One of our readers sent us links to a couple of book-related sites, JGodsey's wonderful new Literary Stamps blog, and a page about the Voynich Manuscript, "The Most Mysterious Manuscript in the World." Other readers sent us links to Bill McKibben's review of five recent books about climate change: "How Close to Catastrophe," at New York Review of Books; and to an article at a search engine optimization site about Looking for a Library on Google Local. It works pretty well if you look us up in Santa Fe (go to maps.google.com, click on "find businesses", put in 'library' & 'Santa Fe') — we come up right on top. Would presumably work for most places.
More: There's a new children's book award, the Children's and YA Bloggers' Literary Award. Why not? The Litblog Co-op does it. (And does anyone understand why it's nearly impossible to make google find 'Litblog Co-op'?) The librarians on the Public Libraries email list pointed out a terrific College Rankings page from UIUC that pulls together links to current rankings pages; and a couple of non-mainstream lyrics search sites, Mudcat Cafe and at ingeb.org.
The image is from the Cassini spacecraft, a picture of Saturn's moon Pan, which circles Saturn within the rings and keeps the Encke gap open by gravitationally sweeping the ring particles out of its way..
In general we have been very lucky at Santa Fe Public Library. The occasional irate patron is the most we usually have to deal with.
Another posting on the ALA news site pointed out a story from across the border to the north: Canadian academic institutions offering their scholars the Refworks service are moving scholars' bibliographies and research data from Refworks' own server to a Canadian server instead, where the US government wouldn't be able to use the Patriot Act to examine the scholars' research. If the original news story from the Toronto Globe and Mail has moved to archive and now requires you to have a login (it will at some point), you can get the gist from the University of Alberta's library news, and other sources (1) , (2).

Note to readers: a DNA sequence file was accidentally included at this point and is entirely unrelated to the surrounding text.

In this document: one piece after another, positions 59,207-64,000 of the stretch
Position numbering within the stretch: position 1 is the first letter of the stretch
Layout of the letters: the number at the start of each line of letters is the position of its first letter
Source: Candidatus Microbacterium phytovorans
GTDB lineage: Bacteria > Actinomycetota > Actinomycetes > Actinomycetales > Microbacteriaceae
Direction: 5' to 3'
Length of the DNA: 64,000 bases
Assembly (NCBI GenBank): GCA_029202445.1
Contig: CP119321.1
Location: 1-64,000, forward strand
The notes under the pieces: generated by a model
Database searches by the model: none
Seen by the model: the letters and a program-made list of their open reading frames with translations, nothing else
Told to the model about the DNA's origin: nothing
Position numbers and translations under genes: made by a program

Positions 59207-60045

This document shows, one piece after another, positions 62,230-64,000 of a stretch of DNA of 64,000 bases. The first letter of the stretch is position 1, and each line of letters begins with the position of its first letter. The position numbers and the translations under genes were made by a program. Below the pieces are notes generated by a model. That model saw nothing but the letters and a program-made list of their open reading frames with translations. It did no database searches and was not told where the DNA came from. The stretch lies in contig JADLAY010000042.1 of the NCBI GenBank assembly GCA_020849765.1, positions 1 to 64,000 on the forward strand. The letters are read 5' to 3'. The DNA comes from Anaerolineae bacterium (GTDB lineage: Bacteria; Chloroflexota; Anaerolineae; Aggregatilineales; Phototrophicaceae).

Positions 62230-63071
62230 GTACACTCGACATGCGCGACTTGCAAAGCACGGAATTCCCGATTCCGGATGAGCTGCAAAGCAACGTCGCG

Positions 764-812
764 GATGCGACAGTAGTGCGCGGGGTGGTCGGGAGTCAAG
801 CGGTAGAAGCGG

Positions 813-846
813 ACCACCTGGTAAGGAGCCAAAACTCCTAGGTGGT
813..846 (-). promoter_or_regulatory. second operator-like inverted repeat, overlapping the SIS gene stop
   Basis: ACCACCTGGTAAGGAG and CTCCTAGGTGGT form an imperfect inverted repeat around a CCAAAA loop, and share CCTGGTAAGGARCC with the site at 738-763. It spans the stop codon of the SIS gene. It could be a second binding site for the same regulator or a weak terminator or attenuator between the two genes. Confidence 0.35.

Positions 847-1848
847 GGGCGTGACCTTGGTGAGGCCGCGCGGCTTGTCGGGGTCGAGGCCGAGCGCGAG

P.S. Reminder: We are closed both today and tomorrow in observance of Thanksgiving Day. See you on Saturday and Sunday, as usual...
It gets more illuminating further down the list, looking at some of the books with only a few people waiting:
We wasted a noticable amount of time trying to figure out what IS that diacritic in Icelandic author Arnuldur Indriðason's name (Indridason, in case your browser can't handle an eth; authority for reproducing it as a "d" comes from the Reykjavik City Library's page about him...)
In case you are wondering why we have a two-day holiday: State and City workers take the Presidents' Day holiday the day after Thanksgiving.
This calls to mind a discussion which ran a few months ago on the Public Libraries email list, about what graphic novels librarians know about which simply are really good books, really good reads, regardless of the less familiar format. The suggestions began with the grandfather of the genre, Art Spiegelman's Maus, and included also Marjane Satrapi, Persepolis, Alison Bechdel, Fun Home; Craig Thompson, Blankets; Brian Fies, Mom's Cancer; and Harvey Pekar, The Quitter.
We are ordering both Anderson's The Astonishing Life of Octavian Nothing, Traitor to the Nation, Vol. I: The Pox Party and American Born Chinese for the Young Adult collection; continue to order more graphic titles for all ages including the more manga-influenced segment of the genre (and with particular emphasis on a good opening day collection for children and young adults at Southside); and meanwhile continue to pursue other graphic novels that are good reads for grownups as we learn about them.
The first several of these job postings for Southside Library are up on the City's Human Resources Department website. It is time to begin keeping your eye on their Job Opportunities page. More positions will be posted.